# Current Yield vs. Yield to Maturity: What’s the Difference?

You can compare bonds via current yield or yield to maturity. Current yield shows a bond’s present cash flow while yield to maturity predicts total returns over the life of the bond.

Bonds are generally considered low-risk, reliable investments. They're issued by corporations and government entities as a way of raising capital. By purchasing a bond, you're essentially providing a loan. The issuer is then obligated to repay you over time, with interest. There are several ways to compare bonds to decide which ones may be right for you, including by looking at current yield versus yield to maturity. Each can be useful, but they communicate different things.

## What Is Current Yield?

A bond's current yield is the return you're getting right now based on the bond's price today. Dividing the annual interest payment by the bond price will give you the current yield. It provides a snapshot of the bond's cash flow and can fluctuate depending on the price of the bond at any given time.

Comparing current yields on bonds might help guide your investment strategy. Just keep in mind that the current yield is focused on the present moment. It doesn't reflect a bond's total returns at the time of maturity.

## What Is Yield to Maturity?

Yield to maturity is another way of evaluating a bond, but it takes a longer view than the current yield. It looks at the annual rate of return if the investor holds on to the bond until maturity. It factors in all coupon payments (also known as interest payments), as well as the return of the principal—the original purchase amount—when the bond matures.

In this way, the yield to maturity is the more comprehensive measuring stick. It can help investors compare bonds over time and make a more informed decision.

Calculating a bond's yield to maturity is a bit complicated, however. The formula goes like this:

Coupon payment + ((face value — present value) / number of years it takes to reach maturity)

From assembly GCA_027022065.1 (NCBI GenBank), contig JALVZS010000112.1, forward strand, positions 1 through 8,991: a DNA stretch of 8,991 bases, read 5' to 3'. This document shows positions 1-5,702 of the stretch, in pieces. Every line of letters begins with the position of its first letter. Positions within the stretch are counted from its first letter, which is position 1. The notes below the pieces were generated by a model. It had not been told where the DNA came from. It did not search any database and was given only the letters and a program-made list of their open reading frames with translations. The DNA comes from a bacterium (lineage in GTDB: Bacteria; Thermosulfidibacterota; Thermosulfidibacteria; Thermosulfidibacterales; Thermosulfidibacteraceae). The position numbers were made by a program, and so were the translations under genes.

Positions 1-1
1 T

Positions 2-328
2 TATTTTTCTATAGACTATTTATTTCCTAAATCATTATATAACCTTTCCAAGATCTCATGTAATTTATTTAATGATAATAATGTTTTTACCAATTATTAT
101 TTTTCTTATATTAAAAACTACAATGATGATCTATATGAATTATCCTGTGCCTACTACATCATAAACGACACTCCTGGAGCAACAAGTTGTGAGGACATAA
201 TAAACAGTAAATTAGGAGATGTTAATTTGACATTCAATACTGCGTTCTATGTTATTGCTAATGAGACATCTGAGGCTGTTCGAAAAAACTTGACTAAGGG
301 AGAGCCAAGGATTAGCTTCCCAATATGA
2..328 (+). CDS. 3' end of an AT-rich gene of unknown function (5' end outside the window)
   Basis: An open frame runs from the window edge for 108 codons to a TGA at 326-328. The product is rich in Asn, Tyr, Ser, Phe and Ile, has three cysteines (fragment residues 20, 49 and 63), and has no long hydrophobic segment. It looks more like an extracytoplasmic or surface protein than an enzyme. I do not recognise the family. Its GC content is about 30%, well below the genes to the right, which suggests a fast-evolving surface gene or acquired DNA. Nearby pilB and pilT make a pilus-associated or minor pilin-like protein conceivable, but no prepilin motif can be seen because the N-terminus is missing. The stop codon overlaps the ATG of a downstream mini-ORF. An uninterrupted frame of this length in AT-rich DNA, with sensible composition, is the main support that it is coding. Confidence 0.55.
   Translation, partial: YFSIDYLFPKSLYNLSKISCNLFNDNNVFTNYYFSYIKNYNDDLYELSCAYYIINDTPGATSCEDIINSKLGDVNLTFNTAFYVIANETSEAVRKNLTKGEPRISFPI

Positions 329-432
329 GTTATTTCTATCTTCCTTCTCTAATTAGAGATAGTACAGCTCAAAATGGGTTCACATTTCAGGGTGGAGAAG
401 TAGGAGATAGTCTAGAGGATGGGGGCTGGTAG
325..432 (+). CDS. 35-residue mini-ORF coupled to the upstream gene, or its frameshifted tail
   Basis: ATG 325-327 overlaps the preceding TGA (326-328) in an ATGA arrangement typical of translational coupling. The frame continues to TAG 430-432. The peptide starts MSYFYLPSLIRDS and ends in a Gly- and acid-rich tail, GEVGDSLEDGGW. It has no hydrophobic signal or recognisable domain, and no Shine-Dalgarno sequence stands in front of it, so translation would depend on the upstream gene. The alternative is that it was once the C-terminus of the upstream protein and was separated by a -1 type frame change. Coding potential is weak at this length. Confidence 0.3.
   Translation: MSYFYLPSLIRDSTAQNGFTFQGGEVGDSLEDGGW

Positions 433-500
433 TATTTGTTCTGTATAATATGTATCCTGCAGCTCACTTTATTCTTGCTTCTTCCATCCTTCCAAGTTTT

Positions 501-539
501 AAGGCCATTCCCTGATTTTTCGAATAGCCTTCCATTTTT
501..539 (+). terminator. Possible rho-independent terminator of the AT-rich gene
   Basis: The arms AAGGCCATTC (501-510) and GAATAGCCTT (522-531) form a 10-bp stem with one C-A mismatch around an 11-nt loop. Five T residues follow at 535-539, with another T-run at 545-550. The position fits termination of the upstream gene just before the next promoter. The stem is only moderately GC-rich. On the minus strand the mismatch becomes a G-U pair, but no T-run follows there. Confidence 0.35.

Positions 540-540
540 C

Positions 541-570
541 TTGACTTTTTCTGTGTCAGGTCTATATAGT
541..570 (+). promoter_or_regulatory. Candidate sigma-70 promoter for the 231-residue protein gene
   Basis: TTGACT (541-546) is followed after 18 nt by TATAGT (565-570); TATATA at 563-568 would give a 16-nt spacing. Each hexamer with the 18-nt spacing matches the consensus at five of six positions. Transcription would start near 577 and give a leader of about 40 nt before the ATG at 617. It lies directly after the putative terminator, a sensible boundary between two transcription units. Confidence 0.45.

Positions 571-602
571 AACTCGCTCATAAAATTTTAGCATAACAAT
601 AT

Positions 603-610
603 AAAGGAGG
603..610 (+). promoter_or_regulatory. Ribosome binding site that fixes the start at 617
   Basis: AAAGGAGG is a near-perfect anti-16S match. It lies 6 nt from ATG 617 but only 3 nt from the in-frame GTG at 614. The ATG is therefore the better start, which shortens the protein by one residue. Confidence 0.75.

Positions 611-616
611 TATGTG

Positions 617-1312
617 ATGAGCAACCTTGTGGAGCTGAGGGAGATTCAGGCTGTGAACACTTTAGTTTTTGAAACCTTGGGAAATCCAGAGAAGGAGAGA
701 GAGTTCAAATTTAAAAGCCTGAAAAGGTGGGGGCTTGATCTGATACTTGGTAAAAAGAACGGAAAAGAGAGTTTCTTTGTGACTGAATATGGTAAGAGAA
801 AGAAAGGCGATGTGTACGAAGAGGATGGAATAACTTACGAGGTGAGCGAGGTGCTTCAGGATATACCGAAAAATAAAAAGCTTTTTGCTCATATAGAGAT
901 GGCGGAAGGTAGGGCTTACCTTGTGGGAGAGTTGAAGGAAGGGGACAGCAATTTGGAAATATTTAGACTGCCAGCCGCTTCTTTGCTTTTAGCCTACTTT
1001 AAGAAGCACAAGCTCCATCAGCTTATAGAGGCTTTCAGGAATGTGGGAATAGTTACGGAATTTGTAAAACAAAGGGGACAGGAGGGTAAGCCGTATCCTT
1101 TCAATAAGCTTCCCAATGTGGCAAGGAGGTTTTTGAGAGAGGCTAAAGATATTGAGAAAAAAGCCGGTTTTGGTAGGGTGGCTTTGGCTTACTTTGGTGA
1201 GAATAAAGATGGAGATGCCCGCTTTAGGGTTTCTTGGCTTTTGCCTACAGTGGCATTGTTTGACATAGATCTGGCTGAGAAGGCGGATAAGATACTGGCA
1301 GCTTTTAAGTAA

(Face value + present value) / 2

A bond's face value, or par value, is its value when the bond is first issued. It's also the amount you'll get back when the bond matures. (The par value for most bonds is \$1,000.) The coupon rate, which is the interest the bond pays, typically doesn't change once the bond is issued. If you buy a bond at face value, the yield to maturity is the same as the coupon rate.

• The yield to maturity is higher if you buy a bond at a discount.
• The yield to maturity is lower if you buy a bond at a premium.

## Current Yield vs. Yield to Maturity

The yield to maturity predicts a bond's value once it reaches the end of its term. That includes all interest payments and the return of the principal. The current yield communicates a bond's present cash flow, or how much income it's generating based on the current bond price. Both can be helpful when it comes to comparing bonds and refining your investment strategy.

Current Yield Yield to Maturity
What it measures Income provided by the bond at a given moment Total potential returns over the life of the bond, assuming the investor holds onto it until maturity
How it's calculated Divide the annual interest payment by the current bond price Uses a more complex calculation that involves the coupon payment, present value, face value and how long it takes to reach maturity
Why it matters Can help you evaluate the income provided by a bond Can help you predict total returns over the long haul

## Example of Current Yield vs. Yield to Maturity

Let's say you have a bond that's currently priced at \$800. The face value is \$1,000 and the coupon rate is 6%. That puts the annual interest payment at \$60. The maturity period is 10 years. Using the formula mentioned earlier, you'd take the following steps to calculate the yield to maturity:

• 60 + ((1,000 — 800) / 10) = 80
• (1,000 + 800) / 2 = 900
• 80 / 900 = 0.0888

The yield to maturity here is 8.9%.

Now let's look at the current yield, which is fairly easy to calculate. To find this, we simply divide the annual interest payment (\$60) by the current bond price (\$800). That works out to 7.5%. In this case, the yield to maturity is higher than the current yield.

## The Bottom Line

There's more than one way to calculate bond yields. The yield to maturity is a more complicated approach, but it could provide a more accurate long-term prediction. The current yield offers a snapshot of a bond's present cash flow. Both are useful.

Your investment portfolio is just one piece of your overall financial health. Free credit monitoring with Experian can help you keep an eye on your credit report and spot potential identity fraud.